Saturday, January 30, 2016

Is The Ag's Power To Prosecute Or Not Prosecute A Case Absolute?

Let's not be too technical or legalistic.

To me, if a law does not make sense then it should not be in the book. Some would call such a law 'an ass'

We all know that under the Federal Constitution Article 145 clause 3, the Ag has the power to institute, conduct or discontinue a case.

But does that mean that the Ag has absolute power whether to prosecute a case or not?

Does it mean that if there are criminal elements unearthed in an investigation, the Ag could just ignore the findings and decide not to prosecute the case?

If that is the case, the law does not make sense. In that case, the  law is 'an ass' and should not be allowed to stand. In that case,  the law would, in effect, be inimical to the security of the state and the people.

Clause 145 (3) talks about the power being exerciseable at the Ag's 'discretion'

When you talk about a discretion, you cannot talk about 'absolute discretion' for such a creature does not exist.

That phrase 'absolute discretion' is a blatant contradiction-in-terms.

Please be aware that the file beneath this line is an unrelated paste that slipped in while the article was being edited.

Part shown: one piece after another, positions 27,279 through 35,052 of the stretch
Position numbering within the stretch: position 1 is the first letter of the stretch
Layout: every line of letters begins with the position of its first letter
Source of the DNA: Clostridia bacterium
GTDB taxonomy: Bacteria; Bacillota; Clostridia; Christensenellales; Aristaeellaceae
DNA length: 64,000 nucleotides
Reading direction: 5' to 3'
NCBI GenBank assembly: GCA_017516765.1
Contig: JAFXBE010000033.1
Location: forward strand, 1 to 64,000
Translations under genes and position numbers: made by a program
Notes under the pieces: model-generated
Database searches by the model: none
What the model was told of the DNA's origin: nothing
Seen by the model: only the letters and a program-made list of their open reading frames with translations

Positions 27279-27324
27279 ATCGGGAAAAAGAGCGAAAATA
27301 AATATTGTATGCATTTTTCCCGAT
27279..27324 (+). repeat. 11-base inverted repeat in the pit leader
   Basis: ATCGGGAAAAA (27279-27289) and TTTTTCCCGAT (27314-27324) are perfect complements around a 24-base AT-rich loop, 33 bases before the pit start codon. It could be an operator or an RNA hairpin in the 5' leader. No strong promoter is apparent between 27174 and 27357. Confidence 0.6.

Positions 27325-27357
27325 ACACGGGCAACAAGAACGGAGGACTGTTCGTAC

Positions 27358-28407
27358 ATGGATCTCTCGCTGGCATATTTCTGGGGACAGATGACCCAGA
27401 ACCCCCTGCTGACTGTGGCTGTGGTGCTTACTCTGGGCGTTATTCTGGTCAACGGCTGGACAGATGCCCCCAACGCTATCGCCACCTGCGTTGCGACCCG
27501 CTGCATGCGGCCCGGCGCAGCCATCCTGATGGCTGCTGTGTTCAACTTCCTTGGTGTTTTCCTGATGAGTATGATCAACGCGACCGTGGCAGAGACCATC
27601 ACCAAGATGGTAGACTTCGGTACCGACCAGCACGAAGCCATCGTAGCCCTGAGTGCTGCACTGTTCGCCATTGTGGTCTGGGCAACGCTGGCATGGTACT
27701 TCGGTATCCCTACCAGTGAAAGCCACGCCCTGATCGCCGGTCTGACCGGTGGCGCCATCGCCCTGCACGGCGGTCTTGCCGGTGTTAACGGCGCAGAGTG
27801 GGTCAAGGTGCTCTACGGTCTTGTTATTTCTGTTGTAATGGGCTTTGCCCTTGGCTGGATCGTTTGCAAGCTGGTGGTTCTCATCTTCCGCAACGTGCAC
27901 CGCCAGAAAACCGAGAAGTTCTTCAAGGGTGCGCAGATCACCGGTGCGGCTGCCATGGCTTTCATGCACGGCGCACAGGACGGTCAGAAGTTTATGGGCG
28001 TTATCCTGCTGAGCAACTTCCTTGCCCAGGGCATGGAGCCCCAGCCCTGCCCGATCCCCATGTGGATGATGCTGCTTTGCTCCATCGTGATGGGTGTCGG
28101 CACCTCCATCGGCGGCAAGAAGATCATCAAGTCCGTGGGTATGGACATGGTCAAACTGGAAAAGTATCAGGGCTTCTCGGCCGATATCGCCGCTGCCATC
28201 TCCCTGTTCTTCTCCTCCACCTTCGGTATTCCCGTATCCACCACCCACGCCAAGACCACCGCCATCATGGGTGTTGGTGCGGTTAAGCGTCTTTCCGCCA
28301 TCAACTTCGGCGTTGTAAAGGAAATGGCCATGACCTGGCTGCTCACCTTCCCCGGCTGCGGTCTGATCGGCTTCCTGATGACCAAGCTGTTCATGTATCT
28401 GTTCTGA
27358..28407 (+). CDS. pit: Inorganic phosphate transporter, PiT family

When you talk about exercising a discretionary power, you talk about the requirement to exercise it within certain parameters.

You talk about only taking relevant factors into account and not irrelevant considerations.

If you did otherwise, that would be a wrongful exercise of a discretion, wouldn't it?

So, if an Ag refuses to institute a proceeding where there are criminal elements would he be said to have rightfully exercised his discretion?

In other words, is his power whether to prosecute a case or not absolute - one that cannot be questioned?

I think not.

Otherwise, the law would be an ass. And needs to be amended.

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